Mollway also found that the Maui moratorium exceeds authority delegated to the county by its Charter. While the moratorium imposed fines of $10,000 for a first violation, $25,000 for a second violation, and $50,000 for any subsequent violation, the Charter does not allow civil penalties to “exceed the amount of $1,000 or one (1) year’s imprisonment, or both.” The penalty provisions in the Ordinance clearly exceed the authorized amount, and have not been authorized by the Maui County Council as stated in the Maui County Charter.

Despite the moratorium's severability clause, Mollway found “this court cannot simply sever the civil fine provisions without engaging in a legislative function... and instead determines that the civil fine provisions are unenforceable.”

And since the court found the ordinance is unenforceable, it denied SHAKA's motion seeking a cross-claim against Maui County forcing it to certify the election results and implement the ordinance.

The order did not address whether the ordinance violated the commerce clause. The parties that challenged the moratorium — Robert Ito Farm, Inc., Hawaii Farm Bureau Federation, Maui County, Molokai Chamber of Commerce, Monsanto Company, Agrigenetics Inc., Concerned Citizens of Molokai and Maui, Friendly Isle Auto Parts & Supplies, Inc., New Horizon Enterprises, Inc. and Hikiola Cooperative — have until July 10 to decide how to proceed on that claim.

SHAKA, the Maui group that got the moratorium on the Nov. 4, 2014 ballot, has vowed to appeal and is asking the seed companies to follow the law, even though it was invalidated by the court.

In the final paragraph of her order, Mollway again acknowledged the public controversy surrounding the GM crop debate:

The court stresses again, so that no lay party has any misapprehension on this point, that it is ruling purely on legal grounds. No portion of this ruling says anything about whether GE organisms are good or bad or about whether the court thinks the substance of the Ordinance would be beneficial to the County.

Tuesday, June 30, 2015

Musings: Trailer Trash

Watching the evening sky, I see Jupiter is moving ever closer toward Venus.

And watching the latest piece of anti-GMO propaganda, I see that Kauai is moving ever closer toward apocalypse — unless we let folks like Don Heacock save us.

I'm talking about the trailer for “Aina,” described by one promoter "as an "amazing fact-based film." It will hold its July 26 premiere on Kauai, which an unidentified man on camera unequivocally proclaims as "the hot spot on the planet for pesticide exposures."
Really? Hotter than Indian farmers applying paraquat with backpack sprayers and no protective gear? Hotter than the migrant camps of California's Central Valley? Hotter than the South American farms where folks use empty pesticide containers to carry water?

So much for those “amazing” facts.

The film was brought to my attention first by Anonymous, and then by Jason Donovan, posting under the misnomer "just the facts." Jason followed up with a repeat of his first comment, and then a third comment, inquiring, "are you going to post my comments?” 'cause I guess I hadn't been snappy enough in letting him use my blog to promote the movie.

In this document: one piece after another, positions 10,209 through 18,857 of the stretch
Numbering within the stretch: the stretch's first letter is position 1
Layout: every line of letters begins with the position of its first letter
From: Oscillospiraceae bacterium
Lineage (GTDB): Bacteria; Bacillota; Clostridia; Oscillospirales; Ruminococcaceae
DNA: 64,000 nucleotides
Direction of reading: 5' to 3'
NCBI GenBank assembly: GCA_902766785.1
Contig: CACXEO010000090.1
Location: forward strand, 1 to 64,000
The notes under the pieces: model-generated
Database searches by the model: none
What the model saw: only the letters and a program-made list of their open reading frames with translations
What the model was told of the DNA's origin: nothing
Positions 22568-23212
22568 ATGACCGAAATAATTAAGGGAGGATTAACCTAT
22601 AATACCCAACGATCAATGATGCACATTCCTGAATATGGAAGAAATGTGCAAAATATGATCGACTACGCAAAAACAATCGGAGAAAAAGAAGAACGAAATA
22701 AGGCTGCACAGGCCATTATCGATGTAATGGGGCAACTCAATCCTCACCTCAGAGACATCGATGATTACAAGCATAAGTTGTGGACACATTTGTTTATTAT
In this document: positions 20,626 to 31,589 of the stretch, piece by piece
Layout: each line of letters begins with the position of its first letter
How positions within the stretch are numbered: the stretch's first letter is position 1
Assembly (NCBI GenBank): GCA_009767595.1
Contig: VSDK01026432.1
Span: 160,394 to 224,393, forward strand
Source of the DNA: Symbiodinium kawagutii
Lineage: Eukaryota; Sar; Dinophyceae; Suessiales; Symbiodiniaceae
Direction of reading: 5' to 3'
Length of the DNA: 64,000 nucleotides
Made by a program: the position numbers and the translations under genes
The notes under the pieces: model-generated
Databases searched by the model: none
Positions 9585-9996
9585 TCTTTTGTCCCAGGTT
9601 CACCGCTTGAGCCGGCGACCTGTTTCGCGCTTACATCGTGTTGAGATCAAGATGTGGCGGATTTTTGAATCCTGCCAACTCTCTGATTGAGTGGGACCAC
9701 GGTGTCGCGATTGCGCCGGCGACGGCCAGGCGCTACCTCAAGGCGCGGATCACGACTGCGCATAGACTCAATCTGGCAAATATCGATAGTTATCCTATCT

Who is Jason Donovan? I wondered, as my fingers typed his name into Google. Oh, Lordy, what a surprise. He's a Realtor with Kauai Tropical Properties, "an eco-brokerage" in Hanalei. And not just any Realtor, mind you, but one who has "closed on more than $40 Million worth of Kauai real estate transactions" and is also "responsible for creation of Sustain Kauai brand of eco-friendly real estate.”

Eco-friendly real estate? WTF is that? Though I get how real estate sales sustain Jason — and the anti-GMO movement — I can't quite see how they sustain Kauai. And how, exactly, can the Tropical Paradise website claim "the environment on Kauai is pristine" if it's also the world hot spot for pesticide exposures? 

I think we need some of those "amazing" facts to reconcile that one.

With an ominous score, sweeping visuals and artsy close-ups, the “Aina” trailer includes the title card, “one small island in the Pacific is at the mercy of the world's largest chemical companies.” Victimhood, sadly, still sells.

Previously published pap — “Students evacuated from Waimea school and about 60 were hospitalized,” though the incident had no link to pesticides, and the speculation that “this could be one of the most toxic chemical environments in all of U.S. ag” or, it could not — is presented as fact in other title cards.

Btw, this is how that works, folks. The anti-GMO movement, via the Media Consortium, paid “reporters” like Paul Koberstein to write one-sided, inaccurate articles for sympathetic publications like Earth Island Journal and The Cascadian Times. Then those articles grew legs and became gospel, reprinted and repeated without question elsewhere, even as their contents were disproved by real facts.

Clever how propagandists build the foundation for more propaganda. And you thought this wasn't a well-funded, well-orchestrated campaign!

One of my favorite bits was Heacock's quote, delivered in a scathing tone: “They're not farming. They're doing research.”

Gee, I thought Heacock used to be a scientist. Since when is research a dirty word? And why are research and farming mutually incompatible, or somehow scary when paired?

Still, I don't disagree with every point made in the trailer. David Sproat is right when he says land is a resource, not a commodity, though that won't earn many commissions for Jason and his pals. And who can argue with Sabra Kauka that “many of us feel the need to do our share to malama” Kauai — including seed company workers?